For a country represented by a red dragon, Wales is decidedly green. With rolling hills dotted with lochs stretching hundreds of acres, you’d think the dragon would be easily seen. Of course, while the myth of the red dragon may be an inspirational allegory for the Britons victory over the Saxons, the symbol may take its origin from the Romans.
It may seem unlikely, but evidence of Roman activity is evident in Britain. Travel the land of the red dragon for a weekend, stopping at Caerleon Amphitheater. You’ll see where Romans congregated for entertainment, as well as a few bathhouse ruins (Romans took pride in their skin). The Caerleon ruins are integral to Arthurian legend: it’s allegedly the place of Camelot. Furthermore, the “round table” featured prominently in the myths may have been inspired by the shape of the Amphitheatre. So you’ll get a taste of medieval history in addition to the Romans.
Next stop, Caerphilly Castle, the second largest castle in Britain (after Windsor), and the first to both use water as a defense (think enormous moat) and be built using concentric design. While it may seem insignificant, this concentric design made it easier to access all parts of the castle, in addition to rendering siege machinery useless. What’s more impressive is the architecture: the last remodeling took place in 1322-6, and even then, it was only to make the dining halls grander. As a result, Caerphilly Castle remains a very pure example of 13th century architecture.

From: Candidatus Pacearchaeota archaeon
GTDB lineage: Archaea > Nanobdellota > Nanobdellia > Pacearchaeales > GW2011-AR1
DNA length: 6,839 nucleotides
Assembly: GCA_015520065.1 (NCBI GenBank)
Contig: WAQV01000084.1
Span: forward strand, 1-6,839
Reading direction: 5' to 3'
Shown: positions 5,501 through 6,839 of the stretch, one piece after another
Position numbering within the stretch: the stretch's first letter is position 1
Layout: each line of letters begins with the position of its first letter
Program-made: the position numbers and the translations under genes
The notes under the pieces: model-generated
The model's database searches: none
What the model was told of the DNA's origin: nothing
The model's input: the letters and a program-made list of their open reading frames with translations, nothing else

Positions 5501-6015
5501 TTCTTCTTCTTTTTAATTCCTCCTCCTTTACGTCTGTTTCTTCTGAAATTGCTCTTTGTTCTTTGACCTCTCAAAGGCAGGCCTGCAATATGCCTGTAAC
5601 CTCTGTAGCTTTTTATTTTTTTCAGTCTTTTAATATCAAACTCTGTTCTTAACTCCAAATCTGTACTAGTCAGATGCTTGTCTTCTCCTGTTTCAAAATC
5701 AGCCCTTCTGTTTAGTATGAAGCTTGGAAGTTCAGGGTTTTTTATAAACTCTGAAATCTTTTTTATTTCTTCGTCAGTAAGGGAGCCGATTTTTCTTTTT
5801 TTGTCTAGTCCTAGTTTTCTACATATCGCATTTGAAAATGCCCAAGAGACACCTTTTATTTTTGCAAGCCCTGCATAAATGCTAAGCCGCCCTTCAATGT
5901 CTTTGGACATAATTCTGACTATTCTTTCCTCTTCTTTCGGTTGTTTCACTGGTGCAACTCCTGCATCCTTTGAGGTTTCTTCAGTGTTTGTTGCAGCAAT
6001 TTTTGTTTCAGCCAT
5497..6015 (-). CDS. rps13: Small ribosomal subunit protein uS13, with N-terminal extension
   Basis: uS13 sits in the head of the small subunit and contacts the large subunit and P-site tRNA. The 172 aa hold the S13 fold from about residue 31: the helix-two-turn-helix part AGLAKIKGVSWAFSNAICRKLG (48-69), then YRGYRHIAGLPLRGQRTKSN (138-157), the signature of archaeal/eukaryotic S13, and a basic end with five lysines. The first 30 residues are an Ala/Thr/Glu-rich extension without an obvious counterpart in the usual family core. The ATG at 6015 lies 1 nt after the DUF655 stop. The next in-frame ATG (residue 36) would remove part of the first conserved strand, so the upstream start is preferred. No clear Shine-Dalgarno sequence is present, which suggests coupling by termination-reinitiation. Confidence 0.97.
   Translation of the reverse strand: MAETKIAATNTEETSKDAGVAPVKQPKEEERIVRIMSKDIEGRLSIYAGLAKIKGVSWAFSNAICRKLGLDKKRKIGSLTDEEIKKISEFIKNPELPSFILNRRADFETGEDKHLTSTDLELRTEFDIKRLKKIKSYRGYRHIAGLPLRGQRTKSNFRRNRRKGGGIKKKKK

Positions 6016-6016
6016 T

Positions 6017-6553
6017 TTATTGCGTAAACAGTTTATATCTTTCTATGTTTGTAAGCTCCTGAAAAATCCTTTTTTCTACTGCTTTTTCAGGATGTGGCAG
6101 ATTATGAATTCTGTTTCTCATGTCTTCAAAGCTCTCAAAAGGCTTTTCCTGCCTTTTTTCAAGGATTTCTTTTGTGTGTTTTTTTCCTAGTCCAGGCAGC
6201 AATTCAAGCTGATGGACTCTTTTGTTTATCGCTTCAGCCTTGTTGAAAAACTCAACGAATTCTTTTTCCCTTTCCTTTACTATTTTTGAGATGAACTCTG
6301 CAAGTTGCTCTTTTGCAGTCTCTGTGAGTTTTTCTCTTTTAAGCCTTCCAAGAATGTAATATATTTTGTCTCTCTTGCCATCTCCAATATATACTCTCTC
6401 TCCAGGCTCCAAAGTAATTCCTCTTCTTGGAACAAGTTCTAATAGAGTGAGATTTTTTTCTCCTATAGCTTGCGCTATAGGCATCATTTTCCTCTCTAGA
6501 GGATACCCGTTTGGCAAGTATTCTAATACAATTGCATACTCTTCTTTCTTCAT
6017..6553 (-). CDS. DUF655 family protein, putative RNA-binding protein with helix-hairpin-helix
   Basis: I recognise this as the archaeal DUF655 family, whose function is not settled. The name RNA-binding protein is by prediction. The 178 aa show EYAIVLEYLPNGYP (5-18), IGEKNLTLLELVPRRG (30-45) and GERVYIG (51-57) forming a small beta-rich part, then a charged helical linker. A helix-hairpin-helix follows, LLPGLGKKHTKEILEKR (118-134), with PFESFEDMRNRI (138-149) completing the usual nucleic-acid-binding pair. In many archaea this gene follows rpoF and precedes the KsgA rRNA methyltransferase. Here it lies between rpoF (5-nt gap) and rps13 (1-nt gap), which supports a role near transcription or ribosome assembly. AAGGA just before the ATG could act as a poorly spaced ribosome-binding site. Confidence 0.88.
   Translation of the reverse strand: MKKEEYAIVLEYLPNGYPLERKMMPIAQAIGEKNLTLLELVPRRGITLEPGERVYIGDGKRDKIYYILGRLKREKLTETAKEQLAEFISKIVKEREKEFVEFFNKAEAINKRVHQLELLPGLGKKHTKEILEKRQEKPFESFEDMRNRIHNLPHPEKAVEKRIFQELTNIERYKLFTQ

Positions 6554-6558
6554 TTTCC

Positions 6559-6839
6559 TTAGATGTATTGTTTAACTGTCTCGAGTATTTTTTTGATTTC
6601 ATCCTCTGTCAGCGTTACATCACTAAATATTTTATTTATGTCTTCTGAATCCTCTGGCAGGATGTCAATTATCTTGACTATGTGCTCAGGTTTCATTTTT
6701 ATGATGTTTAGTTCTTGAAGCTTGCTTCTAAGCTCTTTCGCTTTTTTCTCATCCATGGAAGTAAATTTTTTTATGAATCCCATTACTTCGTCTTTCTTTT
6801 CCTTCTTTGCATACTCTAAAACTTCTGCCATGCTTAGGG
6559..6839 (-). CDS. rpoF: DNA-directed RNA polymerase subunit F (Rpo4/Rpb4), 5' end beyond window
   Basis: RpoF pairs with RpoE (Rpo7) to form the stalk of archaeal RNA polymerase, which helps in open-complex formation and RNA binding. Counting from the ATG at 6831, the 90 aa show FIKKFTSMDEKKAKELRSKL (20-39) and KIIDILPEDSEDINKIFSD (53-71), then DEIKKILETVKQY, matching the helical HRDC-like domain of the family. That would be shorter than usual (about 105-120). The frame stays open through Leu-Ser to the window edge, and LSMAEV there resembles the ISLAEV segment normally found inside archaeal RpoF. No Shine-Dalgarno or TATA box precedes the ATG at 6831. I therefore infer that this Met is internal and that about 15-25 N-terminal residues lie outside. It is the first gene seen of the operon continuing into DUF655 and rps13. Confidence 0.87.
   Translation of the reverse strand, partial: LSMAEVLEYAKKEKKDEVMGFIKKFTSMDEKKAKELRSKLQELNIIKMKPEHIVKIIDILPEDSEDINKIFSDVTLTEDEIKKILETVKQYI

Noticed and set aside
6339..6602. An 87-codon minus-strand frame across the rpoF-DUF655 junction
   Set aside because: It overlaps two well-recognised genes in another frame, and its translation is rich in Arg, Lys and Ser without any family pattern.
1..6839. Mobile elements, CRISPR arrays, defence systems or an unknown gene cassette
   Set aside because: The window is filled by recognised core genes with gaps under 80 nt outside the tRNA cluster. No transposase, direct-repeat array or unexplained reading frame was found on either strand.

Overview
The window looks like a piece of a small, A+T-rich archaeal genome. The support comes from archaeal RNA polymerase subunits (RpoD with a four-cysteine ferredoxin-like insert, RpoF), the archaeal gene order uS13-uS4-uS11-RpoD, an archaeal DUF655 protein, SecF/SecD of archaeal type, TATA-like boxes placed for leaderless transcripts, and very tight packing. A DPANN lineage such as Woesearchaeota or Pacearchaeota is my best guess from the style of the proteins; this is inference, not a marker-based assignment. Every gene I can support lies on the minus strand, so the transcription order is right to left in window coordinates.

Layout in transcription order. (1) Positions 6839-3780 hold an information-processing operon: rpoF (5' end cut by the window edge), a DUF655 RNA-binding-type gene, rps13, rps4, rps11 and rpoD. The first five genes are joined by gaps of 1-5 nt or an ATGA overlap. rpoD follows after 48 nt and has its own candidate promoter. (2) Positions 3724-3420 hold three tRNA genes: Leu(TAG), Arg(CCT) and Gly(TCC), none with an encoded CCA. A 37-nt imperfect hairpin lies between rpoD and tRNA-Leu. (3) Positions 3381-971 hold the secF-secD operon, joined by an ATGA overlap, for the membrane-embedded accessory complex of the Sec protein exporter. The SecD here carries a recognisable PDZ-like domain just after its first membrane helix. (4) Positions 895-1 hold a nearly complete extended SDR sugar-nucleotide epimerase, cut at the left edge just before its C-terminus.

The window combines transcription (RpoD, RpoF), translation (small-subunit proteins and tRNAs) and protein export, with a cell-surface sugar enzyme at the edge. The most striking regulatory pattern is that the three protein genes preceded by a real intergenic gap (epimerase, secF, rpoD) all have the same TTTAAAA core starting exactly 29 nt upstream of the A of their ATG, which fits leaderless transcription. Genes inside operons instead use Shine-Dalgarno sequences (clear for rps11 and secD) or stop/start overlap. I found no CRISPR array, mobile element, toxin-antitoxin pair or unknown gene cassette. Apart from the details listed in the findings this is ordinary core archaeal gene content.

Finally, after this staggering display of might and determination, comes St. Fagan’s National History Museum, Wales’ leading open-air museum and cultural heritage attraction. Here, you’ll get a glimpse of everything Welsh, from the livestock, art, crafts, and even more architecture. And considering the “museum” is open-air, you won’t be stuffed into a large building, allowing you to stroll across a grassy Welsh plain to your next exhibit, as opposed to marble or granite floors (an omni-cultural staple of museums).
Stay tuned for Part 2!